• Self-inflicted talon injuries are most likely to occur if the raptor struggles during capture and
    • Self-inflicted talon injuries are most likely to occur if the talons are too long. (P7.1.w7)
  • Trap injuries in wild raptors. (P7.1.w7)
  • Dirty conditions such that the bird is perching in faeces provides conditions where exposure of the plantar surface of the foot to pathogens is increased. (J2.6.w1)
  • Talons overgrown so the ends of the toes are elevated and the bird's body weight is disproportionately placed onto the metatarsal pad. (P7.1.w7)
WATERFOWL
  • Associated with impaired integrity of the integument of the foot.
  • Susceptibility higher in heavier species.
  • Predominantly a disease of captive birds.
  • May also be seen after 'crash landing' on tarmac mistaken for water.

(P4.1992.w1, B11.36.w4, B14).

CRANES
  • Leg injury forcing a crane to stand for a prolonged period on the other foot; that previously-healthy foot is then prone to develop pressure necrosis, open sores and bumblefoot. (B115.8.w4)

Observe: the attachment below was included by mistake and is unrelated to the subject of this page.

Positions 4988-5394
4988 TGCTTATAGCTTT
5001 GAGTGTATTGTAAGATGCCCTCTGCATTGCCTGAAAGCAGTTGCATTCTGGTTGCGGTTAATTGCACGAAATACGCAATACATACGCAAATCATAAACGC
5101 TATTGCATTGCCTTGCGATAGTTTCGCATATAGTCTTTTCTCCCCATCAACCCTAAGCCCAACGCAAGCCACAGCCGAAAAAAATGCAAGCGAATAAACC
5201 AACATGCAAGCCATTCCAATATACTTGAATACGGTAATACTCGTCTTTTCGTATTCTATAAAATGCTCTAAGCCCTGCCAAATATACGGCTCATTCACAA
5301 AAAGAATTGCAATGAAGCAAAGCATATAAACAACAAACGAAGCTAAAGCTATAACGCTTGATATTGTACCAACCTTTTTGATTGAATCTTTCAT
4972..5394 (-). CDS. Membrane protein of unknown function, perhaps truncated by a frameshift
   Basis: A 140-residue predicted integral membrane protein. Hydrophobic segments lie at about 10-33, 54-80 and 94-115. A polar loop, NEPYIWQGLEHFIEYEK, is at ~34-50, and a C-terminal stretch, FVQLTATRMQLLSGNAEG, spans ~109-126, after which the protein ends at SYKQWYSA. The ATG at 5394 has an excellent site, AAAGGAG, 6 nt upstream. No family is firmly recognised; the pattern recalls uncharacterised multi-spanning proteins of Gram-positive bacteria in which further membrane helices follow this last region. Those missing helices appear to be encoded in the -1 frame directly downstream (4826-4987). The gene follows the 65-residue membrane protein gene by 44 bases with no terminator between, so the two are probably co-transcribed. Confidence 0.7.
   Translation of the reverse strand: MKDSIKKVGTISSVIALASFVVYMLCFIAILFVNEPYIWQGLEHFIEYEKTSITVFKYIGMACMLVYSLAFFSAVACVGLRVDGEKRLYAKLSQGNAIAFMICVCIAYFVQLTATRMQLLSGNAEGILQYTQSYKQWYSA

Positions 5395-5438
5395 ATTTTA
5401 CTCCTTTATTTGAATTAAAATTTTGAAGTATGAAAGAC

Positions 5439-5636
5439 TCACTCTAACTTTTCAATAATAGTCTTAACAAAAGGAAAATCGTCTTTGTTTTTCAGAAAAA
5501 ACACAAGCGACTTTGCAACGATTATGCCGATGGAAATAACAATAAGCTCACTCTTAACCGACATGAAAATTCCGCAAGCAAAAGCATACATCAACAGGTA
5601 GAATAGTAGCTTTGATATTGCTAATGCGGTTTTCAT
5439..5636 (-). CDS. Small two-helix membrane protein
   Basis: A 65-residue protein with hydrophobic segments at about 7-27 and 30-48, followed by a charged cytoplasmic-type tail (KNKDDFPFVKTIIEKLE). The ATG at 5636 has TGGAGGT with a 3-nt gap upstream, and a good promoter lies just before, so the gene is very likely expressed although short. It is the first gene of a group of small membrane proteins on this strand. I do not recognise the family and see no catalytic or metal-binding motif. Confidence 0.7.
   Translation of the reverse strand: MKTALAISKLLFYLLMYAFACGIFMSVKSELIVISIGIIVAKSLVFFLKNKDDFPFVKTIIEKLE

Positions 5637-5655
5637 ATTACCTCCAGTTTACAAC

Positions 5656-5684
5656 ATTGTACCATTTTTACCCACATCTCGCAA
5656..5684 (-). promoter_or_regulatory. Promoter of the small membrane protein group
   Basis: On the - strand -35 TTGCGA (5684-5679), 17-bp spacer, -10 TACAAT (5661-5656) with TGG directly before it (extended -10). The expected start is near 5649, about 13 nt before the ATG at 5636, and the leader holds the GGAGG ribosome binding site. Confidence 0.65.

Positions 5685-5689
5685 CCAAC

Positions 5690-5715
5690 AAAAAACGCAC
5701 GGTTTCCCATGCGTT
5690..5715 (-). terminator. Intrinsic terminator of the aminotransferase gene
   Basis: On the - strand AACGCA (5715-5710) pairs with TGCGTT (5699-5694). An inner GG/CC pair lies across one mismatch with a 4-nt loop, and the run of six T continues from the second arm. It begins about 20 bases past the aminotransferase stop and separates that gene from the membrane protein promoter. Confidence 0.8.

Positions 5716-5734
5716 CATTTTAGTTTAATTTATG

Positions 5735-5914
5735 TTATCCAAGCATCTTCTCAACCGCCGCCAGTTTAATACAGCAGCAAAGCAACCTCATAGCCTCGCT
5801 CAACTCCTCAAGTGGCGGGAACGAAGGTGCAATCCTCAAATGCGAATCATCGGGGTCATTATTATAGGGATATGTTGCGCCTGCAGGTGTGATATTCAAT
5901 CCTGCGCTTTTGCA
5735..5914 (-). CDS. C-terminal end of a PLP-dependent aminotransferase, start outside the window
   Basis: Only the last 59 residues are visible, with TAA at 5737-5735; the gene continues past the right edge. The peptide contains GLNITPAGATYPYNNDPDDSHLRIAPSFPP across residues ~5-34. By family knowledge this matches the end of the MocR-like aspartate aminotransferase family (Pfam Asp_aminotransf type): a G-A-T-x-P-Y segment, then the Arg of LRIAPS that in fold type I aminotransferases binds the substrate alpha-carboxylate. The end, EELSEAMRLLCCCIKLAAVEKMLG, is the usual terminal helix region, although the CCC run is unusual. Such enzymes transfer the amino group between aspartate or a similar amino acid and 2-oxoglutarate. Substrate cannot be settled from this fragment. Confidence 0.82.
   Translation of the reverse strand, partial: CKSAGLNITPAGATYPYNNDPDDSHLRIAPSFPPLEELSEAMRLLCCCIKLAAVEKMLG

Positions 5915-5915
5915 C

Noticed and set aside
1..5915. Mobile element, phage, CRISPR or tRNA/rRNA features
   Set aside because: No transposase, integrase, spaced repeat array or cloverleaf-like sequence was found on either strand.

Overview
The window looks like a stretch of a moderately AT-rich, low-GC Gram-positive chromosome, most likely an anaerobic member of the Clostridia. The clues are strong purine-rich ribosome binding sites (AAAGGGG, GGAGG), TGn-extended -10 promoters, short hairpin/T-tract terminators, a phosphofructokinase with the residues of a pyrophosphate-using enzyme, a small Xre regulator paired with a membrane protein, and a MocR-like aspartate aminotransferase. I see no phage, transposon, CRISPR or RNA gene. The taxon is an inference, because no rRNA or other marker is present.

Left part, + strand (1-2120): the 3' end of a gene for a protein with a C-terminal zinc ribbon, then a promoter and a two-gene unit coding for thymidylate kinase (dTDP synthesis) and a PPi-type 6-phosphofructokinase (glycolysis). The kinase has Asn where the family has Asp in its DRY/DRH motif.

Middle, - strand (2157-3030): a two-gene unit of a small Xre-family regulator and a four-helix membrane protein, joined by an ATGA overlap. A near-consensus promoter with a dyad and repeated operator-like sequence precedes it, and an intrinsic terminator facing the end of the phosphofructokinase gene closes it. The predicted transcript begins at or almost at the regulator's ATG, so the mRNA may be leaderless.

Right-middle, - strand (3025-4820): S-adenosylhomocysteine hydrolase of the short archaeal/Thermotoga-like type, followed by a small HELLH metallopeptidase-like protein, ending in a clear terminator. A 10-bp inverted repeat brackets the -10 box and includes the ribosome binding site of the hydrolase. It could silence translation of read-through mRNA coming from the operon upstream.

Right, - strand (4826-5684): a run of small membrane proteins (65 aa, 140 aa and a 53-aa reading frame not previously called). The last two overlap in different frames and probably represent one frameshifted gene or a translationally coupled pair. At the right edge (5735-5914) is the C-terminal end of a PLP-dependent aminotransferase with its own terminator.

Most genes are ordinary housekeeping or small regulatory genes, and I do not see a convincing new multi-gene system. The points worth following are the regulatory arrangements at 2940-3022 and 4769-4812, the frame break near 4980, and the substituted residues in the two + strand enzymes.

•  Note: osteomyelitis (Osteomyelitis in Lagomorphs and Cranes) may develop. (B115.8.w4)
  • In a Grus leucogeranus - Siberian crane, the crane had been lame on the other leg due to chronic non-infectious tendonitis for two months when he presented with bumblefoot of the (previously normal) leg. (P9.1995.w13)

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Disease has been reported in either the wild or in captivity in:

[N.B. Miscellaneous / Traumatic Diseases tend to be under-reported and the majority are likely to affect all species, given exposure to the related disease agents/factors.]

Waterfowl